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Which critical care treatments are supported by the latest evidence?

OCTOBER 23, 2018
Clinical Congress Daily Highlights, Tuesday First Edition


Care for the most seriously ill and injured patients is not always straightforward. A wide-ranging panel discussion on Tuesday considered the evidence — or lack thereof — for various treatments that are commonly deployed in critical care. Topics covered by the panel included the use of various drug regimens, when to consider life support, cutting-edge genomic techniques for identifying bacterial pathogens, and making evidence-based decisions on when and what to feed a critical care patient.

Robert Sawyer, MD, FACS, Western Michigan University Homer Stryker MD School of Medicine, Kalamazoo, began with a discussion of whether current research supports giving patients corticosteroids, beta-blockers, vitamin C, or the antiviral ganciclovir, and he touched on the state of microbial diagnostics.

The latest research finds that steroids generally reduce mortality by about 6 percent, while the jury is still out on beta-blockers. Vitamin C is “the new shiny kid on the block,” said Dr. Sawyer. Because vitamin C has many helpful qualities — it scavenges reactive oxygen species, for example, and inhibits cell death — and is very inexpensive, it’s generally considered a good tool to use in conjunction with other therapies. Less evidence supports the use of ganciclovir — a recent study in JAMA, for example, found that patients given the antiviral fared no better than patients on placebo.

As for using cutting-edge genomic technologies to identify microbes — progress is being made, but they still don’t offer the sensitivity of good old plating techniques.

David Zonies, MD, FACS, MPH, Oregon Health & Science University, Portland, then tackled when and whether Extracorporeal Membrane Oxygenation (ECMO), which circulates blood through an “artificial lung”, can benefit patients. ECMO has had fits and starts — it was first successfully used for critical care on a motorcycle accident patient 1972, but for a mix of reasons — including poor study design — the technology was shelved, revived and shelved again in the 1980s and 1990s. Then when H1N1 influenza hit the Southern Hemisphere in 2009, there was a decided uptick in survival for critical care patients given ECMO.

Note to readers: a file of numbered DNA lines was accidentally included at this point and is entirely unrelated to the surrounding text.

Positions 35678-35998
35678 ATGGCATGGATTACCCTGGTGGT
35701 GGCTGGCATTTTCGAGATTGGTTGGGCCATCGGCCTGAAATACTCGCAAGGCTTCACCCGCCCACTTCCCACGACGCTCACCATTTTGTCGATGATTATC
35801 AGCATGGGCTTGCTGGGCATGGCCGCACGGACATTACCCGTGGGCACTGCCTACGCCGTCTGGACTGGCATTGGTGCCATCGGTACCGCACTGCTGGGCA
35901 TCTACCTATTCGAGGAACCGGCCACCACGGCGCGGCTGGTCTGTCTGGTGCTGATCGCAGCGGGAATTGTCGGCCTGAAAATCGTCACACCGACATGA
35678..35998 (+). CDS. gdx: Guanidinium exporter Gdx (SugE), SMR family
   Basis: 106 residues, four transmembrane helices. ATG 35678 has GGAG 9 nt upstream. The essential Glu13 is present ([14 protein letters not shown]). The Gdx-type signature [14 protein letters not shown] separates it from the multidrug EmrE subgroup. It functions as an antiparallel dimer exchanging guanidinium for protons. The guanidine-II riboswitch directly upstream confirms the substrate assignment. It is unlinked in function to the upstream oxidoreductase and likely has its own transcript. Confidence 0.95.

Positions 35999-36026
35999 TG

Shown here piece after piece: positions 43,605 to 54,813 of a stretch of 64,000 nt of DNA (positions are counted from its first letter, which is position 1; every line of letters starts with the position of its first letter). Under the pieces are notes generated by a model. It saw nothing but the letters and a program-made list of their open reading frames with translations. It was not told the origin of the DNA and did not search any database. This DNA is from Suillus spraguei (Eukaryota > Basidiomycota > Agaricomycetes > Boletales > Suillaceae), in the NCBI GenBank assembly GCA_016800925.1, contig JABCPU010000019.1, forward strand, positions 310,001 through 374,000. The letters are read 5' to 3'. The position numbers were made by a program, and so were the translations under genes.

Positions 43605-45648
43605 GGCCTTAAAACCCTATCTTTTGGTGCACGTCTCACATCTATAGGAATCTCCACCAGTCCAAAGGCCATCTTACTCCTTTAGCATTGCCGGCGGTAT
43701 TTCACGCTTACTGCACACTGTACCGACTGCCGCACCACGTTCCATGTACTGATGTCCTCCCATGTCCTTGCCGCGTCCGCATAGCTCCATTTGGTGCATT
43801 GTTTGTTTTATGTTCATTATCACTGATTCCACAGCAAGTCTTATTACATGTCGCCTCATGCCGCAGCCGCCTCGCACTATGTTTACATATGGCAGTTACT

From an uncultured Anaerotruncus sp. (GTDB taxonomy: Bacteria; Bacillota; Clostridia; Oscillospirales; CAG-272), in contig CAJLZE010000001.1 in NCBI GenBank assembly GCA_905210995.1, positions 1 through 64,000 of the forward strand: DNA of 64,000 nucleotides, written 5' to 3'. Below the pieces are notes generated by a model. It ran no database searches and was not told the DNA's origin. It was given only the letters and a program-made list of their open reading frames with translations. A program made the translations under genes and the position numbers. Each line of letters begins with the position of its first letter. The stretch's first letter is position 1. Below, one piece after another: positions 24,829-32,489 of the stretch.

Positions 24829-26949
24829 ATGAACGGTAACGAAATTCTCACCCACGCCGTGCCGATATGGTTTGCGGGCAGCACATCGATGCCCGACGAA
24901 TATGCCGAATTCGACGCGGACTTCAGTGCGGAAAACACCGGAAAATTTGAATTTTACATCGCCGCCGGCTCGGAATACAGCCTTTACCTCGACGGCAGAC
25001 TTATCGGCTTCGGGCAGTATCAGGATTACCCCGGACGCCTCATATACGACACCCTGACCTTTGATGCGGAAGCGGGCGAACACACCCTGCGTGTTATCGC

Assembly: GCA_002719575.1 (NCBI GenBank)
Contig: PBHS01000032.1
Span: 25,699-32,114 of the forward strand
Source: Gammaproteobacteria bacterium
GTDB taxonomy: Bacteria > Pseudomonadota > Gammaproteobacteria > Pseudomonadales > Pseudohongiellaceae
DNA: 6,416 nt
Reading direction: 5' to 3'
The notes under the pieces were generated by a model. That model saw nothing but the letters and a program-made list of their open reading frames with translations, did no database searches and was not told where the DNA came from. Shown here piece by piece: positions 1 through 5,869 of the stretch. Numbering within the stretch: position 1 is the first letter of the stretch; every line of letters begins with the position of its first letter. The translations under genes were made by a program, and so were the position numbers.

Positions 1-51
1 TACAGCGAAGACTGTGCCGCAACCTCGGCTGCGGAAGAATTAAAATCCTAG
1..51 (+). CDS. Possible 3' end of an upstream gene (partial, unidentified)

The issue to consider today, said Dr. Zonies, is what ECMO serves as a bridge for. If a cardiac or respiratory patient is en route to a better outcome, ECMO may offer valuable temporary support. But in a case without an exit strategy, such as a terminal malignancy or end-stage organ dysfunction, there is little potential for benefit.

Wendy Greene, MD, FACS, director of the Acute and Critical Care Surgery Service of Emory University Hospital, Atlanta, GA, offered a detailed look at the evidence supporting when and what to feed critical care patients. “I am an advocate for my patients being able to eat,” said Dr. Greene. “We eat every day and they should too.” Despite fears that feeding patients enteral nutrition (EN) will complicate their intestinal surgery, evidence doesn’t support that feeding such patients increases leaks. While withholding EN is sound in some instances, such as in patients with very low blood pressure, generally we should try to get critical care patients eating sooner rather than later, Dr. Greene said. Benefits include improved oxygen delivery, less bacterial translocation, and better circulation within the gastrointestinal tract. The latest research finds little support for traditional nutritional surrogates like albumin and retinol binding protein, and instead supports things like fish-based sources of protein, fiber, and getting patients to solid foods as soon as possible.

Toan Huynh, MD, FACS, Charlotte, NC, rounded out the discussion with a look at strategies for treating patients who have lost significant blood volume. “Is there such a thing as an ideal fluid [for resuscitation]?” asked Dr. Huynh. Broadly speaking, the answer seems to be no. While there are many crystalloids and colloids on the market for replacing fluid in cases of greatly reduced blood volume, a suite of recent studies suggests the two often yield similar outcomes. As far as a general resuscitation strategy, one should be judicious in the amount of volume administered, and consider the type, dose, toxicity, and cost. Use physiology-based decision-making, Dr. Huynh advised: Consider what the best replacement is for the type of fluid that was lost. And consider the urgency and specificity of the situation.

The Panel Session, Cutting Edge Critical Care Review, was held October 23 at the 2018 Clinical Congress of the American College of Surgeons in Boston, MA. Program, webcast and audio information is available online at facs.org/clincon2018.

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